One of the most fundamental questions in brain aging research is whether age-related alterations affect all brain regions equally, or whether some regions, and cell types within those regions, are more vulnerable to the effects of aging than others. Aging is associated with cognitive decline, and is reported to cause alterations in a variety of important cellular processes and in a variety of cell types (e.g., microglia, astrocytes, neurons). Broad classes of cells in affected brain regions are known to be selectively vulnerable to age-related neurodegenerative diseases, but the specific molecular mechanisms underlying this vulnerability are unclear. An essential prerequisite to understanding this selective vulnerability is to understand the detailed changes at cell type and circuit levels during the aging process. Cataloging brain cell types and their connectivity in normal aging brain is foundational to uncovering the mechanisms and therapeutic opportunities for age-related brain disorders. State-of-the-art single-cell technologies, in particular single-cell transcriptomics with its high dimensional molecular information, but also spatial transcriptomics, single-cell epigenomics and single-cell morphology, are providing transformative information about brain cell types at an unprecedented scale and resolution. We propose to utilize our well-established omics pipelines to characterize and classify cell types in 18 months old male and female C57BL/6J mice and compare the results with the extensive brain-wide datasets in young adult (~P56) mice already being generated in the current BRAIN Initiative Cell Census Network (BICCN). We will use single-nucleus transcriptomics and epigenomics to obtain a high-level survey of neuronal and non-neuronal cell classes/types across the entire mouse brain, and then an in-depth single-cell and spatial transcriptomic study in brain areas showing age-related changes and/or vulnerable to neurodegenerative diseases. We will utilize our imaging?based registration process to map all data into the Common Coordinate Framework (CCF), which allows accurate cross-age quantitative comparisons that will be crucial for uncovering age-related changes. By conducting concurrent single-cell gene expression and chromatin accessibility measurements in the same brain regions, and a detailed spatial transcriptomic map of the proportion and distribution of different cell types and specific molecular pathways, we will chart an integrated path towards gaining mechanistic insight underlying the cognitive decline in aging and age-related disease pathology.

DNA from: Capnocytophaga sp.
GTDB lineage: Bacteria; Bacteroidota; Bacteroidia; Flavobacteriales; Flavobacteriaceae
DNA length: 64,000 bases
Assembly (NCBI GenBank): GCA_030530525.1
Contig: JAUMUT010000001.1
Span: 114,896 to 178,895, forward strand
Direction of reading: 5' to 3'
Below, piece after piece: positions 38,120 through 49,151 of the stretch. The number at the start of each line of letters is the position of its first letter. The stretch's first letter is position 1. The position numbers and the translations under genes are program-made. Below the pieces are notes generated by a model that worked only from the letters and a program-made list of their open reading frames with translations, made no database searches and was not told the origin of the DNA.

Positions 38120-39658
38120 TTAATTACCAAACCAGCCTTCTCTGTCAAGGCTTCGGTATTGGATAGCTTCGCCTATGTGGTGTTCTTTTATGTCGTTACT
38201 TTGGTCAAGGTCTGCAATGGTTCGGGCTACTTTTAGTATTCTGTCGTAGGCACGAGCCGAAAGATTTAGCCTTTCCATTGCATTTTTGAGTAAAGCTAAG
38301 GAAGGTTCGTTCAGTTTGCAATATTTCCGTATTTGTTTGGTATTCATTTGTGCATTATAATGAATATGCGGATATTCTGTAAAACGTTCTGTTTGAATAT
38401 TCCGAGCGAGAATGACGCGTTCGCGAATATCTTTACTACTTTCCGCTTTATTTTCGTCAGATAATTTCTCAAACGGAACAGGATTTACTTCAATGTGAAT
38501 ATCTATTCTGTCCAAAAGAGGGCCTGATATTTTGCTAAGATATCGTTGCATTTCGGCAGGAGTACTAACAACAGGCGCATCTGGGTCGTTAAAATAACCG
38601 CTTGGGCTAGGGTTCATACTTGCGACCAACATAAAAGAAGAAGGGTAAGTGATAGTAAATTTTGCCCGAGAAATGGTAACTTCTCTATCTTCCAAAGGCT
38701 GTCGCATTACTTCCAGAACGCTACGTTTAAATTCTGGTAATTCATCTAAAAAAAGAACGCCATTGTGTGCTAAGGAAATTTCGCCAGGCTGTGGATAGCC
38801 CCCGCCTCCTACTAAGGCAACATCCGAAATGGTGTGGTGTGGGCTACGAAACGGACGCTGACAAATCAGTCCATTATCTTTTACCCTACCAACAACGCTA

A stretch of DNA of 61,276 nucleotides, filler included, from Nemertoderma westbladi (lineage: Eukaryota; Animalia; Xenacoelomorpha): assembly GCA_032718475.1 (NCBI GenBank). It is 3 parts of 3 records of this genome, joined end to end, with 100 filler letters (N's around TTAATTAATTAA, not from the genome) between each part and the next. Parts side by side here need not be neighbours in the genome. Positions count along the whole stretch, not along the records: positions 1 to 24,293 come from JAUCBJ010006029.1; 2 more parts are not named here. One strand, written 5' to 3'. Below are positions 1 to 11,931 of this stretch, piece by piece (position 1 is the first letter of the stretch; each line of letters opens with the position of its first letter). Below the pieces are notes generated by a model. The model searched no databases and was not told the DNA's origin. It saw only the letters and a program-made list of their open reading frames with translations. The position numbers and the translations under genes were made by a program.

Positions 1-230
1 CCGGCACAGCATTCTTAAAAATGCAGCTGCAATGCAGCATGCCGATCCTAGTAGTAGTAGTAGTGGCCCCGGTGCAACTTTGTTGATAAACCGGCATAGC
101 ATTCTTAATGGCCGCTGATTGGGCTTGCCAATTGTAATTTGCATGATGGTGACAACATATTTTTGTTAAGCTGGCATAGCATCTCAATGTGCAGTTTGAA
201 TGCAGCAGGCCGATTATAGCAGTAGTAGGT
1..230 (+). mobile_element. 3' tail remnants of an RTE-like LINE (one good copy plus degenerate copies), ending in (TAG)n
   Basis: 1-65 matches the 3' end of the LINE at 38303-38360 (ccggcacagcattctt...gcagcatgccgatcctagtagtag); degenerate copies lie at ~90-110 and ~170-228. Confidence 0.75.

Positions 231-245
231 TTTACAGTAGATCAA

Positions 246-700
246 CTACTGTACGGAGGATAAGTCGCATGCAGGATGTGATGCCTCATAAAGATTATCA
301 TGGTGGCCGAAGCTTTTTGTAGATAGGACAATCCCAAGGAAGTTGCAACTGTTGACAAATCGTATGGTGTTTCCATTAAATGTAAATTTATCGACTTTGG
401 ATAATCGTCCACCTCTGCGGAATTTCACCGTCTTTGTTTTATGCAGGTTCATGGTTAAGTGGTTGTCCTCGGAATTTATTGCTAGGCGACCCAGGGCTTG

Age is the major risk factor for neurodegenerative diseases such as Alzheimer?s and Parkinson?s disease (AD, PD); identifying specific hallmarks of brain aging is an essential step towards understanding how age- and other disease-related processes interact, leading to the unique regional and behavioral pathologies for each disease. One of the most fundamental questions in brain aging research is whether aging affects all brain regions equally, or whether some regions, and cell types within those regions, are more vulnerable to the effects of aging than others. Cataloging brain cell types and their connectivity in normal aging brain is foundational to uncovering the mechanisms and therapeutic opportunities for age-related brain disorders.